Spotify’s share price dropped as much as 9% on Wednesday (Feb. 3) following the company’s earnings release for the fourth quarter of 2020. By the end of the day, Spotify traded at $317.56, down 7.97% from Tuesday’s closing price, and lost $5.27 billion of market capitalization.
Investors didn’t drive the price down because of Spotify’s 2020 financial performance. In fact, Spotify dealt with the pandemic well and likely benefited from consumers’ broader shift to streaming media, mainly on-demand video services such as Netflix and Disney+. Revenue hit $9.48 billion and subscriptions increased by an impressive 11 million — the most in four quarters — to 155 million, hitting forecasts for revenue and subscriber growth in the fourth quarter. That average revenue per user was down $0.19 from the prior year matters less when Spotify is opening in new markets and adding subscriptions — many of them family plans — at a good clip.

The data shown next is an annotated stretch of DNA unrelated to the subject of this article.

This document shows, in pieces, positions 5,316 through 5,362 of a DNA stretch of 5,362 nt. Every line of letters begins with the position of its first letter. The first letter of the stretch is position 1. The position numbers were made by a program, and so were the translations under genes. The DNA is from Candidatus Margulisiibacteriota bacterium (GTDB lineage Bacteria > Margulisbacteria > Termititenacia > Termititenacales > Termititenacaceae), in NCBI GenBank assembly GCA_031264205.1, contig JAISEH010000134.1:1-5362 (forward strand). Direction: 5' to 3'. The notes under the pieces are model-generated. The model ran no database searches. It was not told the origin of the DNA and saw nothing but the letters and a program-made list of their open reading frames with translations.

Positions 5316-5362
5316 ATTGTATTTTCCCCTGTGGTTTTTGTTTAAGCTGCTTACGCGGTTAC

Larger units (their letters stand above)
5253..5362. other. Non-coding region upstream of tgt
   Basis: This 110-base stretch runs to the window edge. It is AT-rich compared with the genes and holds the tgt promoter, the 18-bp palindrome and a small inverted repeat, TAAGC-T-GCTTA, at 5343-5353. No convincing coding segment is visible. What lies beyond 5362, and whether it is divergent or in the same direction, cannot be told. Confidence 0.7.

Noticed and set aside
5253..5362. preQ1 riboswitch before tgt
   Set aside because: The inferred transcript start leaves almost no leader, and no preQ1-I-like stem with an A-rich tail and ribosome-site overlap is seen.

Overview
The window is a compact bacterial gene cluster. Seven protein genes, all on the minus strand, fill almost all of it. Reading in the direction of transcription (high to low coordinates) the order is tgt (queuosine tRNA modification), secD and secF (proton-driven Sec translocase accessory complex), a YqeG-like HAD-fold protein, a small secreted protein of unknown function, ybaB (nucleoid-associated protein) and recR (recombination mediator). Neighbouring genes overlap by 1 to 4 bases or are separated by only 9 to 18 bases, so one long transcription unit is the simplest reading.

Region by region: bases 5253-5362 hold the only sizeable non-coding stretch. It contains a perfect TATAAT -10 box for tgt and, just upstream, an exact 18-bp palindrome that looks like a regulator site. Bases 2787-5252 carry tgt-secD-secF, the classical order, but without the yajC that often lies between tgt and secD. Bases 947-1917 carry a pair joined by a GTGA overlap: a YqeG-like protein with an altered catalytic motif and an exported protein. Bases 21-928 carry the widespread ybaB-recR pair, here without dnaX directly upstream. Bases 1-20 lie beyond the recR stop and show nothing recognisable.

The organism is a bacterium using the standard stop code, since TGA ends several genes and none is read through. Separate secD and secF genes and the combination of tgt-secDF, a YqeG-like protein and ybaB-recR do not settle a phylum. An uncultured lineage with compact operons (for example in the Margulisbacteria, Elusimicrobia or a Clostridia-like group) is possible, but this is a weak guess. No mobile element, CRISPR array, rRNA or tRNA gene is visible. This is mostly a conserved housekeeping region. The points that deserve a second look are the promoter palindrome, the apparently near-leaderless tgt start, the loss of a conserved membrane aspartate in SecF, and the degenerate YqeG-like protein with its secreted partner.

Instead, Spotify share price fell because its guidance on 2021 revenue and subscribers was lower than analysts expected. After closing 2020 with 345 million monthly active users, Spotify forecasts that number will grow to between 407 million and 427 million by the end of 2021 with $10.8 billion to $11.3 billion in revenue — up 14% to 19% from 2020.
For example, J.P. Morgan’s Dough Anmuth had forecast 161 million subscribers in 2021; Spotify’s guidance was 155 million to 158 million. That difference of 3 million to 6 million subscribers between forecasts and expectations equates to $184 million to $368 million in annual revenue.
It is common for a company’s stock price to sink after releasing strong financial results but failing to meet expectations for the future. Even if Spotify’s quarterly earnings show growth during the pandemic, estimates on future earnings determine how investors value a company and price its stock.
Of course, Spotify’s share price will swing as its outlook changes. CEO Daniel Ek emphasized during Wednesday’s earning call that 2021 is hard to gauge. Even though 2021 “will bring more uncertainty than any other year,” Ek remains optimistic because Spotify “exceed[ed] almost all expectations in 2020,” he added, “and I believe we can do the same in 2021.”